Conservative scholar Charles Murray, known for his work arguing lower IQ scores of racially diverse Americans were linked to their genetics, will be speaking at the University of Colorado on Thursday night.
Murray, who was invited by the student-led CU chapter of the American Enterprise Institute, will be speaking about his 2012 New York Times bestseller "Coming Apart," described as "a commentary on the formation of the American class system" on the CU event page.
The event was first reported on by the student news source, the CU Independent.
The talk, followed by a question-and-answer session, begins at 7 p.m. on campus in Chemistry 140.
People interested in attending the talk must RSVP online through the event page.
The Center for Western Civilization, Thought and Policy — a campus initiative intended to bring conservative thought and discussion onto the left-leaning CU campus — is helping organize the event.
"Charles Murray is clearly one of the leading voices today in this conservative movement," said Robert Pasnau, director for the Center for Western Civilization, Thought and Policy. "That makes him important for the CU community to get the opportunity to hear his voice."
Charles Smith, CU sophomore and chair of the Boulder campus' AEI executive council, said students started reaching out to AEI scholar Murray since the summer to get him to speak on campus.
"Dr. Murray has been a huge proponent of free speech and allowing students to share competition of ideas," Smith said. "He's a really good scholar for AEI to send out to campus because he's willing to do so."
There were no speaking fees involved in bringing Murray to campus, but Smith declined to say how much money AEI spent on security for the speech.
"I know, but I won't be able to disclose that information," Smith said.
The CU Student Organization Allocation Committee approved $2,000 for AEI to spend on the event, which would go toward security, marketing and other costs associated with the event, according to CU spokesman Ryan Huff.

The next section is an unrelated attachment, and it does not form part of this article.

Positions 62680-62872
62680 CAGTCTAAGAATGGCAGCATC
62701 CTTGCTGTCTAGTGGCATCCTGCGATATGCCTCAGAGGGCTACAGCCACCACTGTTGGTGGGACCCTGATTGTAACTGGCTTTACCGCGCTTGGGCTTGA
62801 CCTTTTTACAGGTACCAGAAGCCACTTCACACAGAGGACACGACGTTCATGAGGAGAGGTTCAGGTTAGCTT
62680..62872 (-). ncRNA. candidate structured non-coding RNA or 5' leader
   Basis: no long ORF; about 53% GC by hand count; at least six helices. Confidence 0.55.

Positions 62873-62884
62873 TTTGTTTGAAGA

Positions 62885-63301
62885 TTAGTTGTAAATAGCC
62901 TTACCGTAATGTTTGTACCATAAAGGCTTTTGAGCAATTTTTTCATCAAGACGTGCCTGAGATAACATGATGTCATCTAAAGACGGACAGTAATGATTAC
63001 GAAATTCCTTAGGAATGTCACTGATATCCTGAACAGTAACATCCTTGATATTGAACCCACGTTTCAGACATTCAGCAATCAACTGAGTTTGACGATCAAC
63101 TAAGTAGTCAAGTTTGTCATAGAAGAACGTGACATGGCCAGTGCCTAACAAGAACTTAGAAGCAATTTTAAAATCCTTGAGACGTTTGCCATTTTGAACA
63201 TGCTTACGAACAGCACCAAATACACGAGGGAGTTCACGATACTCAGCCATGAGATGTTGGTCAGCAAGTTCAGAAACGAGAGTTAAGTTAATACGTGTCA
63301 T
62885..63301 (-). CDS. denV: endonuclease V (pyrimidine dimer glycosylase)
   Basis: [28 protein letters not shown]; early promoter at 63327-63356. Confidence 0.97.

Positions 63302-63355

Conditions of entry and attendance listed on the university event page include rules warning participants to be prepared for "airport-like screening, if deemed necessary." There could be refusal of entry or ejection for intoxicated or disruptive attendees, warning of arrest and prosecution for those violating event rules and prohibition of items including large bags, sticks, poles, bats, signs, bikes, alcohol and more.
Because Murray's appearances on college campuses have spurred protests in the past — dozens of students were disciplined for shutting down his speech at Middlebury College in Vermont in May — Smith recognized that security was important but that Murray would not be talking about his past controversies regarding race and IQ.
"I encourage any student who feels uncomfortable to come listen and join in the dialogue," Smith said. "He is extremely inclusive and welcomes all people to listen to his opinion and will answer any questions in an extremely amicable way for anybody who asks them."
Pasnau seconded this assertion.
"I think it's important that the students who are most opposed to his view come and listen to what he has to say, take careful notes and figure out how to refute the guy," he said. "He is an important figure today in American politics, and people need to understand his views."
Chancellor Phil DiStefano was unavailable Wednesday to respond to a request for comment on Murray's presence on campus.
Instead, Huff pointed to DiStefano's comments about free speech in his State of the Campus address earlier in the month.
"We often have the opportunity to host events and speakers and we support free speech," DiStefano said during the speech. "We believe everyone should be allowed to express their beliefs, even when we strongly disagree with them. It's part of what we do every day — encourage open and civil debate. What we can, and should do, is clearly proclaim our values whether they do, or do not, align with those speakers."
Elizabeth Hernandez: 303-473-1106, firstname.lastname@example.org